Square Print Sale

Written by Light, Exploring the Theme

Magnum and World Press Photo-awarded photographers explore the theme of the latest Square Print Sale, titled "Written by Light"

“Photography is sunlight pouring in through windows, through doors, bouncing off the moon, bouncing off water, glass, walls, skin; creeping in through door cracks, forest canopies, blinding you at noon, making gold at sunset, purple at dusk, gray when it’s cloudy, and pitch black in its absence,” Alessandra Sanguinetti writes of her image ‘The Models,’ selected for the upcoming Square Print Sale, Written by Light.

It is one of the 107 images that form the curation for this sale, sitting alongside 76 Magnum photographers and estates, as well as 31 World Press Photo winners in an unprecedented partnership with the World Press Photo Foundation. 

View the full collection and shop the signed and estate-stamped prints here. The sale runs until 23:59 ET on Sunday, October 22 all all prints are priced at $110/£110/€120.

Inspired by the growing number of conversations around the use of artificially generated images online, the curation for this sale seeks to celebrate the fundamental difference between the practice of these photographers and A.I.-generated images: the use of light. 

“As photographers, we were all at some point, seduced by light and the possibility of capturing it in our own unique way,” explains Magnum president, Cristina de Middel.

From the series 'The Afronauts.' 2012. © Cristina de Middel / Magnum Photos

"The time feels right to go back to our roots and reflect on the very origins of our photographic practice, to the camera obscura, and how an image is recorded by the impact of light on a surface."

Anna swimming during a rain squall on her birthday. Bohuslän coast, Sweden, 2023. © Jonas Bendiksen / Magnum Photos

The result is a collection of images that celebrate the act of photography. Some, such as Jonas Bendiksen’s image of his wife, Ana, swimming in a squall of rain,  explore the experience of being present and the act of shooting an image. “Photography in its simplest form,” he writes. “And I get to save this moment, bathed in dim storm light, that embodies everything I love.” 

Others pay tribute to the power of light in moments of transient beauty. Nikos Economopoulos, who selects an image of two women laughing together in a bustling street restaurant in Myanmar, writes: ​”This interplay of light and emotion — between the celestial, iridescent light and a moment of shared joy and humanity — is almost as if the sun itself is drawn to the sheer happiness they exude.”

Myanmar, 2013. © Nikos Economopoulos / Magnum Photos

And several photographers, such as Jérôme Sessini, use the exercise to reflect on their own practice. “I try not to fall into the trap of research at all costs,” he writes. “To choose ‘the right light’ and the ‘beautiful image,’ and to concentrate instead on the meaning. I do not seek to seduce but rather to mark consciences. Of course, without light there is no photography, but I avoid light becoming the only subject of my images.”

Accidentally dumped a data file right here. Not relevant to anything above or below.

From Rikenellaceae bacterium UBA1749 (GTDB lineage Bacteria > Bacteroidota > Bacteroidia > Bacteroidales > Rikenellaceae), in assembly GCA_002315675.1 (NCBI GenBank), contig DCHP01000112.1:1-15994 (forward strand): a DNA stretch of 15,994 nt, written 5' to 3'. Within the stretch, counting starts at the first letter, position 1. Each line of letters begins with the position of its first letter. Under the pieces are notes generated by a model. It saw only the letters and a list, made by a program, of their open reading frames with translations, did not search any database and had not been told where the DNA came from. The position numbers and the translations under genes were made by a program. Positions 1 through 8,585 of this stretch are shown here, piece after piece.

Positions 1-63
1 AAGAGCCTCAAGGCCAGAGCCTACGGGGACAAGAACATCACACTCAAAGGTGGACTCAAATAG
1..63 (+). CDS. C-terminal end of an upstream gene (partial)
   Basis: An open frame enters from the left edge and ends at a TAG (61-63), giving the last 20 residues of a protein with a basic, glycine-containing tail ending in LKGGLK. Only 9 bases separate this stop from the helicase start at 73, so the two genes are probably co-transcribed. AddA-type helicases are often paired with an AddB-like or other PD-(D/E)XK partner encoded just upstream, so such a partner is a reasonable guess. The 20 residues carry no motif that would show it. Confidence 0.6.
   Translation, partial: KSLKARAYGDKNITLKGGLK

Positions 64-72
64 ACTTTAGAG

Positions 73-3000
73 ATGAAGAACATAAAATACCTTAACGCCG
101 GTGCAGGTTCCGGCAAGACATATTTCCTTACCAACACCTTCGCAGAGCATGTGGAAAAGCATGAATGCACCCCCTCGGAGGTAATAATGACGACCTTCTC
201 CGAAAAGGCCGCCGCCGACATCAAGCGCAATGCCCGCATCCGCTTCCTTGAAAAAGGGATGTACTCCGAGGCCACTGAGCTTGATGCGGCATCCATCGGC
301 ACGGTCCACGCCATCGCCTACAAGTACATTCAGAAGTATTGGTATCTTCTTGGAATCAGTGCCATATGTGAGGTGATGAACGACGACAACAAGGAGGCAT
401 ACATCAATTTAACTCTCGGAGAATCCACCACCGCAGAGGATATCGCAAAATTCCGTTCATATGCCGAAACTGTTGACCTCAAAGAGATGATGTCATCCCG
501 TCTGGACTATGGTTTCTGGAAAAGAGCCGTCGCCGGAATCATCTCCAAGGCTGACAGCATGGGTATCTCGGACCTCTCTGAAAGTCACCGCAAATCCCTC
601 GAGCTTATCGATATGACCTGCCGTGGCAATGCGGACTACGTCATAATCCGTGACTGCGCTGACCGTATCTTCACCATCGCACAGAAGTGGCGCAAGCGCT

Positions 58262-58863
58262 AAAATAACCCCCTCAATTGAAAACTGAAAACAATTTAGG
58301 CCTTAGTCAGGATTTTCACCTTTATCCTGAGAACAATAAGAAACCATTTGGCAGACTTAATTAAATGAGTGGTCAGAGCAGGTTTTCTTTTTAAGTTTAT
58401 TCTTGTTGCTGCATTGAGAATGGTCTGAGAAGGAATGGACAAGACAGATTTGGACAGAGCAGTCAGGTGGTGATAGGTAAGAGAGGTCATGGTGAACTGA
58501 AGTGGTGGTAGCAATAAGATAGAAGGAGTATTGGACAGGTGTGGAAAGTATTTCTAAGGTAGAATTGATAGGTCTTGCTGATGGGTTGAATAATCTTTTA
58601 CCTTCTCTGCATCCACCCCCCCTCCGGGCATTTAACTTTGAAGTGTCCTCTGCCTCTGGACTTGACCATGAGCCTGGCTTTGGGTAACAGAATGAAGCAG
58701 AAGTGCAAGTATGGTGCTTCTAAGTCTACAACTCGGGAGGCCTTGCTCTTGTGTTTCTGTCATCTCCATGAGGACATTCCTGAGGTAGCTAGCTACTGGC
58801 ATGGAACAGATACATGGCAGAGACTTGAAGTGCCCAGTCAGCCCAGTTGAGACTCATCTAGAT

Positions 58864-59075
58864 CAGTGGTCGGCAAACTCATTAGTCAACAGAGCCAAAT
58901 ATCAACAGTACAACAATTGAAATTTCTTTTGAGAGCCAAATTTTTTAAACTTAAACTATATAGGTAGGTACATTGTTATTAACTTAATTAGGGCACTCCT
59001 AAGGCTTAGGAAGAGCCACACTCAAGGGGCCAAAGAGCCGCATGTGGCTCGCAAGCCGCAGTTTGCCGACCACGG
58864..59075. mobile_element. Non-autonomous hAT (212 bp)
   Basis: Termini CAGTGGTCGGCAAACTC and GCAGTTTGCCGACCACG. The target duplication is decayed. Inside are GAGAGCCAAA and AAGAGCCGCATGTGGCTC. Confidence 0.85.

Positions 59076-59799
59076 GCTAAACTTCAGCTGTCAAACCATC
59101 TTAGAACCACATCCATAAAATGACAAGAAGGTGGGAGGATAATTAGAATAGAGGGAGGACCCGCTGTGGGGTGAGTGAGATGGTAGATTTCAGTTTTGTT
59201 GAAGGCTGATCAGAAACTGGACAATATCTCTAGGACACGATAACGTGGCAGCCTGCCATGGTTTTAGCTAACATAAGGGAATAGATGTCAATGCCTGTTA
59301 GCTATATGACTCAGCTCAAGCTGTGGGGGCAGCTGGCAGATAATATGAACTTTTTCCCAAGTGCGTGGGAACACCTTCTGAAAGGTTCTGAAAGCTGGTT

And yet,  his selected image of fellow Magnum photographer Mikhael Subotzky lounging in a patch of sun during Magnum’s 70th Annual General Meeting in New York, may just be “a counterexample of my photographic research,” he concludes.

Artist and photographer Mikhael Subotzky, during the 70th Magnum AGM in New York. USA, 2017. © Jérôme Sessini / Magnum Photos

For Erich Hartmann‘s contribution, of a bed bathing in sunlight and shadow, the Estate explores how Hartmann used light to transform seemingly mundane scenes into something entirely different: “I have been able to use familiar, sometimes commonplace situations and, by the introduction of an unfamiliar way of using light, transform them into photographs that seem to me disquieting, questioning, ambiguous.”

Maine, USA, 1975. © Erich Hartmann / Magnum Photos

Joining the 77 participating Magnum photographers and estates are 31 World Press Photo-awarded photographers from around the world. The partnership was inspired by several members of Magnum Photos and World Press Photo who met in the context of a working group focusing on ethical standards for visual journalism in the age of A.I.

The Moon, 1969. © Neil Armstrong, NASA. 1969 World Press Photo Contest Winner.

The selection from the World Press Photo photographers spans five decades — from Neil Armstrong’s image of Edwin ‘Buzz’ Aldrin posing on the moon (which won the annual contest in 1969) to M’hammaed Kilito (one of this year’s winners) and an image of the last cluster of palm trees left in southern Morocco’s Tanseet Oasis. 

“To me, photography transcends being just an artistic endeavor,” Kilito explains. “This may sound simple or naive, but I believe that my work is mainly a statement —  a message meant to make people reflect and inspire action.”

Cluster of Palm Trees. Tanseest Oasis, Morocco, 2021. © M'hammed Kilito, VII Mentor Program / Visura. 2023 World Press Photo Contest Winner.

And Alessandro Digataeno, a contest winner in 2005, contributes an image of a young man caught between old and new. He poses in front of the ruins of a former home in the Lujiazui area of Shanghai, a building that he had to help demolish, with the bright lights of the city’s high-rise buildings glaring on the horizon.

Shanghai, China, 2004. © Alessandro Digaetano, Polaris Images. 2005 World Press Photo Contest Winner.

All images in this article, and many more, are now available as exclusive 6×6″ square prints from the Magnum Shop. Priced at $110/£110/€120, prints will be shipped and delivered worldwide in time for the holidays. 

View the full collection here.

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